Our trip started here: slumped shivering and tired in those uncomfortable airport seats while we waited for our early morning flight for Belize City. Using beach towels and backpacks for pillows, charging phones while we (kind of) slept. You know the drill.
The next thing we knew, we were here.
The world was warm and soak-into-your-bones sunny. And we could tell, the minute we stepped from the tarmac into the Belize City airport, way more laid-back than the USA. More scratched and worn than the bustling, cold-in-your-soul metropolises they call airports in the U.S. Here there were fewer signs, fewer rules, fewer people. Different, more distinct smells.
We ordered food at the very expensive little airport restaurant and waited a very long time for them to make it for us. The orange juice was worth every minute and every Belizean dollar we paid for it. Imagine the best, sweetest orange you ever tasted, fresh-squeezed into a glass.
We took a taxi to the bus station, and from there a bus to Spanish Lookout. In Spanish Lookout, we stayed in the beautiful home of Harvey and Rosella Plett.
And spent time with our friend Sandra. Here I am with her at Western Dairies, home of the absolute best ice cream I have ever tasted.
Spanish Lookout is a Mennonite colony and a beautiful and productive farming community. They even have their own oil well. One gets the idea that if the world economy ever crashes, Spanish Lookout will keep right on ticking, with every necessity from milk to lumber to meat processing to education supplied right there on the colony.
With gravel roads and hay fields, the Spanish Lookout scenery reminded us in some ways of Wisconsin. Only instead of black and white Holsteins grazing the fields, there were Brahmas, well-fitted to their tropical climate.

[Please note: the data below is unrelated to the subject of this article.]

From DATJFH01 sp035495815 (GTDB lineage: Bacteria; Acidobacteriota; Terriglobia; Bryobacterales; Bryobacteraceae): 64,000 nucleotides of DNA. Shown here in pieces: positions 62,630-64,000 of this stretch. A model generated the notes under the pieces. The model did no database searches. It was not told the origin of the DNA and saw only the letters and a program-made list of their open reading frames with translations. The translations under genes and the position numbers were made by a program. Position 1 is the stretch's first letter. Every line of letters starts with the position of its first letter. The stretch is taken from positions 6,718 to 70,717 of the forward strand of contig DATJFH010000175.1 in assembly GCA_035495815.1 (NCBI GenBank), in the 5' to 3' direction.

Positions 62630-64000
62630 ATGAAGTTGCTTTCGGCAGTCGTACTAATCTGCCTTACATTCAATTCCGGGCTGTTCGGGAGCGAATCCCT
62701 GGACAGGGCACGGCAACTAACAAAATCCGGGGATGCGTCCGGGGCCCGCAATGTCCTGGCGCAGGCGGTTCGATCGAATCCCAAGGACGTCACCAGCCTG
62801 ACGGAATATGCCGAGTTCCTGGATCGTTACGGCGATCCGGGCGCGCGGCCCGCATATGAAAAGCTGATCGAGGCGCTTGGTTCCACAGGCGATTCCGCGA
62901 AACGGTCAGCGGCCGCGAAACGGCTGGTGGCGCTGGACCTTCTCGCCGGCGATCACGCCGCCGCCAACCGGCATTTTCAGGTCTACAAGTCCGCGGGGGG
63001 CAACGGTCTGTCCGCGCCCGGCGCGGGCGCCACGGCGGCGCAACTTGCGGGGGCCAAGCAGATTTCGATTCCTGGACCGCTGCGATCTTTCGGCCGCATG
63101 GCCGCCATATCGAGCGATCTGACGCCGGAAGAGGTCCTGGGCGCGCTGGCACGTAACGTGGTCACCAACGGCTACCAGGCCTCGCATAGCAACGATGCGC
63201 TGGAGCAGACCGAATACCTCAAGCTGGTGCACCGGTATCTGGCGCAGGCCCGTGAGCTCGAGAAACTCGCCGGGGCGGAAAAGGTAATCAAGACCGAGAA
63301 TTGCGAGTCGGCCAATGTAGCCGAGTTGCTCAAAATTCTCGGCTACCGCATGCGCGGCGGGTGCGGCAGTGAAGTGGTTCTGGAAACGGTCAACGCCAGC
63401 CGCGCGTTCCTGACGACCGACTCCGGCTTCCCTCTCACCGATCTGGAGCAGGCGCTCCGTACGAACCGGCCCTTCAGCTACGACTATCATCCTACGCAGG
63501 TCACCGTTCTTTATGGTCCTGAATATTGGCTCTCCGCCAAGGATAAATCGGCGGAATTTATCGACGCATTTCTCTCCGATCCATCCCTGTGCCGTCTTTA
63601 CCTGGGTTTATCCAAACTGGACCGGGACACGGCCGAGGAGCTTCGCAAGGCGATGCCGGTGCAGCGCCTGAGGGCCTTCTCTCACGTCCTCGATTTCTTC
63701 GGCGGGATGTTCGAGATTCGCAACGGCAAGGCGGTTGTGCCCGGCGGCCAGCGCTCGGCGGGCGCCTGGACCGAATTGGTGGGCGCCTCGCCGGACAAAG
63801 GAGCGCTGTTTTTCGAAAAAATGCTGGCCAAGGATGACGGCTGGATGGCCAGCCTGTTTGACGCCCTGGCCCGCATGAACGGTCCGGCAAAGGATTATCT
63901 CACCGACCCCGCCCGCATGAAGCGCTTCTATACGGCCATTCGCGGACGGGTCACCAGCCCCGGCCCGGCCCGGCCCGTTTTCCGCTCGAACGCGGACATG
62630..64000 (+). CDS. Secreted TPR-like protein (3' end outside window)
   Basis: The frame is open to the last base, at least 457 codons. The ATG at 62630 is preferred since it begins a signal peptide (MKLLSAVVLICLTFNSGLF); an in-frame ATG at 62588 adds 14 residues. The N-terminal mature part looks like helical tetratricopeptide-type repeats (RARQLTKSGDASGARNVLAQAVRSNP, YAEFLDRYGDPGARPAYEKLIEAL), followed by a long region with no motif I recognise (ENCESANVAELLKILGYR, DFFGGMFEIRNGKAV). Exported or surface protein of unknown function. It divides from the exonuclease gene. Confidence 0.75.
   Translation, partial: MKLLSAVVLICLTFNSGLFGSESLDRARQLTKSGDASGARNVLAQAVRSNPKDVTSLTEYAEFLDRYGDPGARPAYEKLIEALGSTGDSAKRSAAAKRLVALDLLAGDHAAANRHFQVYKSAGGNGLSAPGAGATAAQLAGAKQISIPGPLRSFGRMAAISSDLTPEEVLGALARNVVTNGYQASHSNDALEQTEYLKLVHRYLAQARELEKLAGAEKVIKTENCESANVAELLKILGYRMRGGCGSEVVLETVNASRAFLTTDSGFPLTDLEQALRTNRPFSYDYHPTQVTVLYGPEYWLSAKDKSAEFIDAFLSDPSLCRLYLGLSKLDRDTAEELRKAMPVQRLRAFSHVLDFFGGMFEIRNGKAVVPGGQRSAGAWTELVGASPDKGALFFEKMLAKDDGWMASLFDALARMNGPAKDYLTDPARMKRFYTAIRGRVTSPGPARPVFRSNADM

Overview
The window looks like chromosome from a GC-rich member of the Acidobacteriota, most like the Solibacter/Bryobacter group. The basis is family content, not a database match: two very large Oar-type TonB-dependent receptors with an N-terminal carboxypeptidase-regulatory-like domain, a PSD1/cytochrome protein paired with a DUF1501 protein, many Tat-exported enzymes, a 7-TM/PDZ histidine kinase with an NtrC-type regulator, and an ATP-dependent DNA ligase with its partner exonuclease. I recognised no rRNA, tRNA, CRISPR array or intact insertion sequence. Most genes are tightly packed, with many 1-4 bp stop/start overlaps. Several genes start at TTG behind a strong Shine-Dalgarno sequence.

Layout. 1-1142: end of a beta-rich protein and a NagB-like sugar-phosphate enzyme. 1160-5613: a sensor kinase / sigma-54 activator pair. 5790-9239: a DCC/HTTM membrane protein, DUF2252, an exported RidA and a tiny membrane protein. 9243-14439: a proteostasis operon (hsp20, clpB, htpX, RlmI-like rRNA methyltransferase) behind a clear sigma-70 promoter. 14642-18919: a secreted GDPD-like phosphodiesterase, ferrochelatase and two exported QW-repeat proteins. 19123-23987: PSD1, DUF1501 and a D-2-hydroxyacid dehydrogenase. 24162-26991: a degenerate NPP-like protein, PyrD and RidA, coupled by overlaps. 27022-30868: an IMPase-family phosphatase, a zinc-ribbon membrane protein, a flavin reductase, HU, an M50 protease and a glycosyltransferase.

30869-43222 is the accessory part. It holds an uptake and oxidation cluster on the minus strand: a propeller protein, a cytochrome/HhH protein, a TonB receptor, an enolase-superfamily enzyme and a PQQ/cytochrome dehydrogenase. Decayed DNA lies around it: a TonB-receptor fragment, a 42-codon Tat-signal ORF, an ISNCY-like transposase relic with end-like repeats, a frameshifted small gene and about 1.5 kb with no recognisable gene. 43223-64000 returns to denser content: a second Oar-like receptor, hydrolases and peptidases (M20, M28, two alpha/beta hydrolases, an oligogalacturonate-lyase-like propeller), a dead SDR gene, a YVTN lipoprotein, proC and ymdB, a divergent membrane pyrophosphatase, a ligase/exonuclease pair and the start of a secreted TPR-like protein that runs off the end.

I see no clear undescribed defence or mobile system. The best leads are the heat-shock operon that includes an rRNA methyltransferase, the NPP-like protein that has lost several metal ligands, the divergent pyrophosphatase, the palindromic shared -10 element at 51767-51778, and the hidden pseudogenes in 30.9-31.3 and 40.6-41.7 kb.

In a Belizean colony, Mennonite is not so much a faith group as an ethnic group, we were told. ONLY Mennonites are allowed to own land in the Spanish Lookout colony. And those Mennonites could attend any one of a number of different denominational churches. Hmmm.
The Mennonites who settled Spanish Lookout came from Mexico in the 1950’s and 60’s. Before that, from Russia. It is a completely different branch of Mennonite than my own, and one I knew virtually nothing about, before visiting Belize.
Ronny showed us around the Plett orchard and let us sample the (to us) exotic fruits.
He hacked open coconuts so we could try fresh coconut milk. It’s actually more an oil than a milk. It was good, but our American stomachs could only handle a little of the unfamiliar taste and texture before we’d had enough.
We visited Sandra’s church, the “deaf church,” Sunday morning. We couldn’t understand a word of the sermon because it was given in sign language and German, but it was interesting nonetheless.
Sunday evening we crossed the river by ferry to visit the Cayo Deaf Institute on the other side.
The ferry was hand-cranked, and the driver let us each have a chance to turn the crank.
Unfortunately, I don’t have any good pictures of the Cayo Deaf Institute, where Sandra attended school when she was young, but we enjoyed our visit very much.
During our time in Spanish Lookout, Jeffrey developed a real affection for the van the Pletts let us drive around.
Monday morning, after a breakfast of fresh tortillas and eggs and white cheese made in Spanish Lookout, Ronny dropped us off at the edge of Spanish Lookout to catch another bus. And after that, a taxi with a scintillating taxi driver named Bert.
Next stop, ocean!
Check back next week for snorkeling adventures and the bite of the deadly doctor fly.